New Species of Feathered Raptor Found in New Mexico – 60 Million Years Ago

New Species of Feathered Raptor Found in New Mexico – 60 Million Years Ago
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When dinosaurs had been roaming the surface of Earth until 60 million years ago, there was no human around. But luckily, many ancient fossils were discovered by archeologists, and thus people were able to understand what forms of life existed on Earth way before the ones we all know today.

A new discovery made in the Ojo Alamo Formation in New Mexico reveals new raptor species: a predator similar to the razor-taloned seen in the Jurassic Park movies.

Dineobellator notohesperus is the scientific name

It’s a difficult name to memorize, but that’s how scientists named the creature in their research paper. Dr. Steven Jasinski declared:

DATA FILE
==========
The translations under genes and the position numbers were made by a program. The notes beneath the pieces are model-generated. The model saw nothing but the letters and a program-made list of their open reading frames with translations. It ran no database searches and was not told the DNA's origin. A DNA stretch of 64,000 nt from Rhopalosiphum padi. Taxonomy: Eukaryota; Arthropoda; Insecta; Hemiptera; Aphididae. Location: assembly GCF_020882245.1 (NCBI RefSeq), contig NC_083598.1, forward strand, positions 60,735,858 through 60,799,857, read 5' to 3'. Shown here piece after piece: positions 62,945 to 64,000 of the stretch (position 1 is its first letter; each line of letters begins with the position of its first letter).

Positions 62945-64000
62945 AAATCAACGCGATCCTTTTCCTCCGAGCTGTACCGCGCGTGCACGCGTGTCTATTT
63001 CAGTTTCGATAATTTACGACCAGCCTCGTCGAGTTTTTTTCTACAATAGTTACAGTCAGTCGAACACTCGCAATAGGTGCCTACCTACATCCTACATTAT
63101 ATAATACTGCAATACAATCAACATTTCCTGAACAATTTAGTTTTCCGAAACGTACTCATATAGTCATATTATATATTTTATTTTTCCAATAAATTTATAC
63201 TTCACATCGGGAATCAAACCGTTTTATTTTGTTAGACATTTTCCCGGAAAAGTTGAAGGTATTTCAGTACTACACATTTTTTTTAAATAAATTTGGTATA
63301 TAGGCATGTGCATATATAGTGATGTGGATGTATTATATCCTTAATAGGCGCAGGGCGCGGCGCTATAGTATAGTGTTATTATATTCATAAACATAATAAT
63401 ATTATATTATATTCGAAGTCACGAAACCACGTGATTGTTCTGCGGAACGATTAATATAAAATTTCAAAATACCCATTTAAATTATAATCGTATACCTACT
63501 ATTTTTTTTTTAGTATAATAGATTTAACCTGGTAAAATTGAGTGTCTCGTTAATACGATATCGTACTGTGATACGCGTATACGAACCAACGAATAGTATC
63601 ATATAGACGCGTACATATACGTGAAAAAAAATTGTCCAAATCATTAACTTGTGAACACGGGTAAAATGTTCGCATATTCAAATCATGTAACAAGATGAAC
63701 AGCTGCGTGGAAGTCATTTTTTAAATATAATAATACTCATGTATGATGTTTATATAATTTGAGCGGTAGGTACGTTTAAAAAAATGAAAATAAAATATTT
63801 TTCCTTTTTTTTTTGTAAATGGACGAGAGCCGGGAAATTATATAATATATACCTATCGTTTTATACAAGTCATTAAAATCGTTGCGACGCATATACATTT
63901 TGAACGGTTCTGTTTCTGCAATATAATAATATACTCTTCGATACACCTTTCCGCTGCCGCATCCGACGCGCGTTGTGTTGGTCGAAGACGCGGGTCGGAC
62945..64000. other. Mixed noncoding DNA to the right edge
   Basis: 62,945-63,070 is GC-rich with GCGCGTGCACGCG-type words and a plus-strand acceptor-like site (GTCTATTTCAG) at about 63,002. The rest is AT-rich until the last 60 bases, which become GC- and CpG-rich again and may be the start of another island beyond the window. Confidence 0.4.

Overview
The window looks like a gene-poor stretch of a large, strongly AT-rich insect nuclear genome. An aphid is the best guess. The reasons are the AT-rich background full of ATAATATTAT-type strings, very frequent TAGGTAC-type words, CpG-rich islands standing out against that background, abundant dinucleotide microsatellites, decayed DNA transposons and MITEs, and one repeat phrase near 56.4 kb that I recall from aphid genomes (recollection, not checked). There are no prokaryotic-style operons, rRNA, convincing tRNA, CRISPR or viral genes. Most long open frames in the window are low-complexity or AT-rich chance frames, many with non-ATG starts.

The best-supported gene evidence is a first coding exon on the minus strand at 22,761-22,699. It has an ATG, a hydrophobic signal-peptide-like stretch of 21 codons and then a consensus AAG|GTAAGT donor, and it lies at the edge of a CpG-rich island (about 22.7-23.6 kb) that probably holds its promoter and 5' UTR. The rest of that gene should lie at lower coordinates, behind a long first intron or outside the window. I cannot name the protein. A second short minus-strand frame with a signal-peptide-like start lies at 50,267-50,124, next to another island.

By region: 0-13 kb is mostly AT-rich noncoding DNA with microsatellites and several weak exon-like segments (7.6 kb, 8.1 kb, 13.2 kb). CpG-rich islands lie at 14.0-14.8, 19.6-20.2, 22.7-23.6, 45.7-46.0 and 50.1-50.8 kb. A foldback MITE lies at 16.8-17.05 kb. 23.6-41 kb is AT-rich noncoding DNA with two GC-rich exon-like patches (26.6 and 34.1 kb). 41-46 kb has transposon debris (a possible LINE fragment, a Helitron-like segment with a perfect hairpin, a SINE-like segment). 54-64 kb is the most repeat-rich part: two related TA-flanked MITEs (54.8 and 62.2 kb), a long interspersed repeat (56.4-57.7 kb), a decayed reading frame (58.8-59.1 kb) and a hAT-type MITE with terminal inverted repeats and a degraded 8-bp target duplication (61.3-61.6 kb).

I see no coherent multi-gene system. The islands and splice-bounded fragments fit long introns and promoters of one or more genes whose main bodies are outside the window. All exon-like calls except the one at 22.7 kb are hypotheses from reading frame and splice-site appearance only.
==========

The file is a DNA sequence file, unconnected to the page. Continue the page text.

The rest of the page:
“The initial discovery did not look like much, some highly broken fossil bone fragments weathering out of a hillside,”

“Among the initial fragments, however, was the hand claw from a theropod dinosaur. We knew this could be an important fossil, but we needed more material to be certain of its identity. So we went back the next year to the same hillside and found more fragments coming out the hillside which we collected. We ended up going back two other field seasons and collected yet more material.”

After extended research, Dr. Jasinski and his colleagues concluded that these primeval remains indicated an entirely new species of raptor. The creature had been roaming the territory of today’s southern North America.

What is special about the newfound raptor?

The scientists involved are saying that the creature had more efficient muscles, which allowed for stronger flexion. Also, this dinosaur had greater gripped and grasping ability by comparison to other dromaeosaurids, and it was also capable of high speeds while running.

The research paper was published in the online journal Scientific Reports. The leader of the study is Dr. Steven Jasinski, a paleontologist at the State Museum of Pennsylvania.


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